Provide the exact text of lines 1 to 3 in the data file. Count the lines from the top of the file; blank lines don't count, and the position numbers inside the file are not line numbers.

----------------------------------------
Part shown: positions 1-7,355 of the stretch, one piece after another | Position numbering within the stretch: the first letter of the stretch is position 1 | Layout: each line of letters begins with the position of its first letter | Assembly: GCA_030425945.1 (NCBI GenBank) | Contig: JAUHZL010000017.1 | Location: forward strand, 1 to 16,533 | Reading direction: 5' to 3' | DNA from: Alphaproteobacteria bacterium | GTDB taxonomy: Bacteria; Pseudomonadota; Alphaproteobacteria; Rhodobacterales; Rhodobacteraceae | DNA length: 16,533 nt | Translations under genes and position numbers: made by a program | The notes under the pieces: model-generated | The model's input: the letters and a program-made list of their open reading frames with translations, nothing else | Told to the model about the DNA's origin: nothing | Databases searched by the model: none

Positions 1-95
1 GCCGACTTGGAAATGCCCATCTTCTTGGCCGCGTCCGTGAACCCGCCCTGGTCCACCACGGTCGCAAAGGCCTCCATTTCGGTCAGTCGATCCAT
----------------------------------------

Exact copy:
Part shown: positions 1-7,355 of the stretch, one piece after another | Position numbering within the stretch: the first letter of the stretch is position 1 | Layout: each line of letters begins with the position of its first letter | Assembly: GCA_030425945.1 (NCBI GenBank) | Contig: JAUHZL010000017.1 | Location: forward strand, 1 to 16,533 | Reading direction: 5' to 3' | DNA from: Alphaproteobacteria bacterium | GTDB taxonomy: Bacteria; Pseudomonadota; Alphaproteobacteria; Rhodobacterales; Rhodobacteraceae | DNA length: 16,533 nt | Translations under genes and position numbers: made by a program | The notes under the pieces: model-generated | The model's input: the letters and a program-made list of their open reading frames with translations, nothing else | Told to the model about the DNA's origin: nothing | Databases searched by the model: none

Positions 1-95
1 GCCGACTTGGAAATGCCCATCTTCTTGGCCGCGTCCGTGAACCCGCCCTGGTCCACCACGGTCGCAAAGGCCTCCATTTCGGTCAGTCGATCCAT